“Because of our cultural conditioning, we not only think our actions are normal, the way everyone behaves; we also think what we do is right, the way everyone should behave. We therefore regard any behavior that is different from ours as wrong. Naturally, this puts cultural incidents into a whole new light.”
― Craig Storti, The Art of Crossing Cultures
Often time when people move towards a new cultural transition and later integration into a new community, they react to the new cultural setting differently. It is usually a smooth transition for some where every new cultural experience seems to be normal, or just another extension of their previous cultural setting. While for others like me, the road towards adapting to a new a culture and actually integrating into a new community is bumpy, and almost every new cultural experience seems a little strange.
But I think what Storti is conveying in the above quote is that it is unjust to just stop at branding those different cultural experiences as strange, abnormal or wrong. That, there is a different way to look at those challenging experiences, for instance, as something different but beautiful, and/or an opportunity of reflection and growth for a person who is living that new context. This is not to say it is very easy to recognize those beauty spots in a new cultural setting. That’s why I think to say that my past year with the Seed Program was absolutely amazing would be an over-statement or an absolute lie. I think there were both normal, strange, and struggling moments of adjusting to living and volunteering with MCC’s partners in Chocó as a result of being part of the Seed program in general.
I think one of the reasons I found it harder to easily integrate with my community in Chocó was my cultural identity as an African Ugandan woman working among people (predominantly Afro-Colombians)whose history I share, reckon with, while at same time different from my own – and yet I recognize deeply our collective struggle as a people that have been deeply oppressed by our different circumstances in the world.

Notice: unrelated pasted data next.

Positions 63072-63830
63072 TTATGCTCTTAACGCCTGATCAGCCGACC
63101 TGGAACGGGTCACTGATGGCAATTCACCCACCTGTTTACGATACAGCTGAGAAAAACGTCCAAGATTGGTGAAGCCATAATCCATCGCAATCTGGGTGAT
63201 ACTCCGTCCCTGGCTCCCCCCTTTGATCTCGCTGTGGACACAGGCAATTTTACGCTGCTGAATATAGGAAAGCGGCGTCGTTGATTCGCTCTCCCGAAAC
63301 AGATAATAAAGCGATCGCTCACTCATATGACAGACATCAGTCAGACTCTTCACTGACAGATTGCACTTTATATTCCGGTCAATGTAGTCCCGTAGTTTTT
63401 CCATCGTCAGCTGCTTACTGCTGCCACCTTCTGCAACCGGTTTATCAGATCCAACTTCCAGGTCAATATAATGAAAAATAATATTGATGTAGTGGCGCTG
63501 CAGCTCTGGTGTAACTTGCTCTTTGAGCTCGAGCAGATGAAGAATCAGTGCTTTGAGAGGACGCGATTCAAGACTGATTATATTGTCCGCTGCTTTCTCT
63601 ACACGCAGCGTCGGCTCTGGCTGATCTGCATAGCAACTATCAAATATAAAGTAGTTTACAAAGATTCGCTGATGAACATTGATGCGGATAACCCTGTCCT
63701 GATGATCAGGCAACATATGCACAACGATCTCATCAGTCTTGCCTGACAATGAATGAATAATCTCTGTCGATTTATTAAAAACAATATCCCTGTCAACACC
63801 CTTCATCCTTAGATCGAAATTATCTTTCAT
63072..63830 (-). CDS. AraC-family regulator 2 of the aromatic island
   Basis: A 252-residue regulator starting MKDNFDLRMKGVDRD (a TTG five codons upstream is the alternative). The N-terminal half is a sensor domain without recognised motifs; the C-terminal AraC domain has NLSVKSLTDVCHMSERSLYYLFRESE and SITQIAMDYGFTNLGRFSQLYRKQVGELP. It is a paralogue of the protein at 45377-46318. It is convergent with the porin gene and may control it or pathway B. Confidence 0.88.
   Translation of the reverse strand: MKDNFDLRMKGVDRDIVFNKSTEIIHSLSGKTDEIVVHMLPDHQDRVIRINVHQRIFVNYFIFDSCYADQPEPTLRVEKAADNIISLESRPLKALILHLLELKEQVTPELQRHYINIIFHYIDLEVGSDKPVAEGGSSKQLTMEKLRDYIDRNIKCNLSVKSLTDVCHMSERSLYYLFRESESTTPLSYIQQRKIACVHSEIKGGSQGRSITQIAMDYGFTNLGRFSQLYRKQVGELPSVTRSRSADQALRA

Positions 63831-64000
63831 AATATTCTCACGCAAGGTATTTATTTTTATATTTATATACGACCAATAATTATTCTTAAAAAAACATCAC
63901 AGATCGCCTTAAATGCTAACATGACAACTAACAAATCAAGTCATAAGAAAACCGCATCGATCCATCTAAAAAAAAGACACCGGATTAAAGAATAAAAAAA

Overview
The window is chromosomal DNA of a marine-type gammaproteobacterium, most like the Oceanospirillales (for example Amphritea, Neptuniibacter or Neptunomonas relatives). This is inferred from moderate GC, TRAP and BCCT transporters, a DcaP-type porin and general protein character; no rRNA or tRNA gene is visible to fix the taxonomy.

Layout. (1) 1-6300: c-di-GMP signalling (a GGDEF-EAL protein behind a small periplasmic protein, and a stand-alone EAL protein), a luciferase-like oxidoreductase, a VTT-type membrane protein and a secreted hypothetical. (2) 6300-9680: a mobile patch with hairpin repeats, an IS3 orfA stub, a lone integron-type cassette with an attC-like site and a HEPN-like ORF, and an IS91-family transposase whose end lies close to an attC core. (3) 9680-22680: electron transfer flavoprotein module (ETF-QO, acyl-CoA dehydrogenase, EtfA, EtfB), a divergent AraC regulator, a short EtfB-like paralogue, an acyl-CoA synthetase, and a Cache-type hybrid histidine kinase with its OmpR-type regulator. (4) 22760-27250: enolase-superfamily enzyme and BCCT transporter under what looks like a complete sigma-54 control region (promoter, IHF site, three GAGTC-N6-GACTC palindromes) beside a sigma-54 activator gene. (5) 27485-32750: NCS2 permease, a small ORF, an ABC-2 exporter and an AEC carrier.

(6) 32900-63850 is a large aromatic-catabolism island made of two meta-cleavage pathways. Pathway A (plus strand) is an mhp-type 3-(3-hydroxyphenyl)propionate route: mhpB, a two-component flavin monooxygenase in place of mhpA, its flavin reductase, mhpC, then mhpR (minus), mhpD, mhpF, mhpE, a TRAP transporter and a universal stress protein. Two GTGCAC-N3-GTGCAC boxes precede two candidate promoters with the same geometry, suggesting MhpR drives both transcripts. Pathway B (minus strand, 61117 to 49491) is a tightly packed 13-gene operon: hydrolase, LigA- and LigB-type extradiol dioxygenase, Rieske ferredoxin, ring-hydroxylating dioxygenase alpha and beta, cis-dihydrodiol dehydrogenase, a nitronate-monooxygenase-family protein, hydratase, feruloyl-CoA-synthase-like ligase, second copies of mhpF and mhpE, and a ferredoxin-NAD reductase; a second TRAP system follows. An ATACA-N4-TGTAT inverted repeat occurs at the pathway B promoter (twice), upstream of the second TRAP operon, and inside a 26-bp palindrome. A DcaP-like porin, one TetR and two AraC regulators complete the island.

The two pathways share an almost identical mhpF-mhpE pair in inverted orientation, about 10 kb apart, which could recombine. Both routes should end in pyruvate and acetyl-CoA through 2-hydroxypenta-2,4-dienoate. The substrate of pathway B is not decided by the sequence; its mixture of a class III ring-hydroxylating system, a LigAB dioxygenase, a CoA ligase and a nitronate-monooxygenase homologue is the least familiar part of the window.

My second struggle for transitioning and integrating into my community was finding common elements in our fellowship of Jesus Christ as the Father and the Son and the Holy Spirit in Chocó. While I find myself to be a follower of Christ who is so passionate about issues or conditions that affect people inequitably in any given society, I found myself struggling to accompany an evangelical local church that rarely talks in public spaces about injustices, inequity, and the efforts to do something about it.
However, my critical analysis of my struggles does not in any way minimize the noble work of community transformation done by the Mennonite Brethren in Chocó. Or even negate me from recognizing the difficult context they are working in, such as, working in a context where their work is too often challenged by the presence of illegal armed groups, or insufficient resources needed to carry out their work effectively and efficiently.
Also, reflecting on my first year with the Seed Program causes me to think about the time when I decided to join the program. Many of us seeders started the Seed Program to be a part of something really beautiful. Indeed for me, I wanted to immerse myself with something totally new from my previous realities, to be open to this new reality, and possibly be vulnerable because I agree with Ms. Brene Brown that “Vulnerability is the birthplace of love, belonging, joy, courage, empathy, and creativity. It is the source of hope, empathy, accountability, and authenticity” – I think looking at Ms. Brown’s redefinition of vulnerability captures much of my experiences of living and accompanying the Mennonite Brethren’s social and economic programs in Chocó. In as much as I have experienced challenges figuring out the church context in Chocó, the language barrier, and/or dealing with the reality of the existence of Afro- Colombians, I have also experienced tremendous love, a sense of belonging, joy, empathy, courage, and creativity in the past year.